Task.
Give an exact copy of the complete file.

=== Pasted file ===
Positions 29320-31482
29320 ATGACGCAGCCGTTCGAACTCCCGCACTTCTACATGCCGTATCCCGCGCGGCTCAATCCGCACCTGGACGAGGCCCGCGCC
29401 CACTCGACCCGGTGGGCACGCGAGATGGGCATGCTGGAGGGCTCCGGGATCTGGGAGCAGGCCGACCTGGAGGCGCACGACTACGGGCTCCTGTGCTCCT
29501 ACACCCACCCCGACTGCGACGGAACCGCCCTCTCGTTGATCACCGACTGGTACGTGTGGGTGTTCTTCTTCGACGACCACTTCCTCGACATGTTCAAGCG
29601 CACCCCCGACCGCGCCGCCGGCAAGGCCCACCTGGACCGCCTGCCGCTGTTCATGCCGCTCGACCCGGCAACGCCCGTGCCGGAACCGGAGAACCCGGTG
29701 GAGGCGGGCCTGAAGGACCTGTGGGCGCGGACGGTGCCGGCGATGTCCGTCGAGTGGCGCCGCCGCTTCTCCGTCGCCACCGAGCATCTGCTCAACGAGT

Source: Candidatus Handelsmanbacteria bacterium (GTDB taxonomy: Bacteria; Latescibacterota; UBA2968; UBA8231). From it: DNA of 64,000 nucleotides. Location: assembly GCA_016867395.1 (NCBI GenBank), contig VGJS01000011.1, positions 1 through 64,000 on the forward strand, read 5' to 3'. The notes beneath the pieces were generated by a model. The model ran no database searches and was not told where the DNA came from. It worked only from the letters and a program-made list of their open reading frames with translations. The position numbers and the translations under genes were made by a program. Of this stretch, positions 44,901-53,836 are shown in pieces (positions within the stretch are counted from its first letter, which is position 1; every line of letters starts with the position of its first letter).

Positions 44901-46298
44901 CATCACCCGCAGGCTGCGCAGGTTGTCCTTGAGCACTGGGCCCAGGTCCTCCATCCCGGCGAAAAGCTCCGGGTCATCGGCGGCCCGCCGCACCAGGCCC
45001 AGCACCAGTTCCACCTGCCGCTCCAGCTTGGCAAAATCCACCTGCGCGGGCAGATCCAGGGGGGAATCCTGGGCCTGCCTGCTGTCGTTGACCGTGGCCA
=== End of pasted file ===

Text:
Positions 29320-31482
29320 ATGACGCAGCCGTTCGAACTCCCGCACTTCTACATGCCGTATCCCGCGCGGCTCAATCCGCACCTGGACGAGGCCCGCGCC
29401 CACTCGACCCGGTGGGCACGCGAGATGGGCATGCTGGAGGGCTCCGGGATCTGGGAGCAGGCCGACCTGGAGGCGCACGACTACGGGCTCCTGTGCTCCT
29501 ACACCCACCCCGACTGCGACGGAACCGCCCTCTCGTTGATCACCGACTGGTACGTGTGGGTGTTCTTCTTCGACGACCACTTCCTCGACATGTTCAAGCG
29601 CACCCCCGACCGCGCCGCCGGCAAGGCCCACCTGGACCGCCTGCCGCTGTTCATGCCGCTCGACCCGGCAACGCCCGTGCCGGAACCGGAGAACCCGGTG
29701 GAGGCGGGCCTGAAGGACCTGTGGGCGCGGACGGTGCCGGCGATGTCCGTCGAGTGGCGCCGCCGCTTCTCCGTCGCCACCGAGCATCTGCTCAACGAGT

Source: Candidatus Handelsmanbacteria bacterium (GTDB taxonomy: Bacteria; Latescibacterota; UBA2968; UBA8231). From it: DNA of 64,000 nucleotides. Location: assembly GCA_016867395.1 (NCBI GenBank), contig VGJS01000011.1, positions 1 through 64,000 on the forward strand, read 5' to 3'. The notes beneath the pieces were generated by a model. The model ran no database searches and was not told where the DNA came from. It worked only from the letters and a program-made list of their open reading frames with translations. The position numbers and the translations under genes were made by a program. Of this stretch, positions 44,901-53,836 are shown in pieces (positions within the stretch are counted from its first letter, which is position 1; every line of letters starts with the position of its first letter).

Positions 44901-46298
44901 CATCACCCGCAGGCTGCGCAGGTTGTCCTTGAGCACTGGGCCCAGGTCCTCCATCCCGGCGAAAAGCTCCGGGTCATCGGCGGCCCGCCGCACCAGGCCC
45001 AGCACCAGTTCCACCTGCCGCTCCAGCTTGGCAAAATCCACCTGCGCGGGCAGATCCAGGGGGGAATCCTGGGCCTGCCTGCTGTCGTTGACCGTGGCCA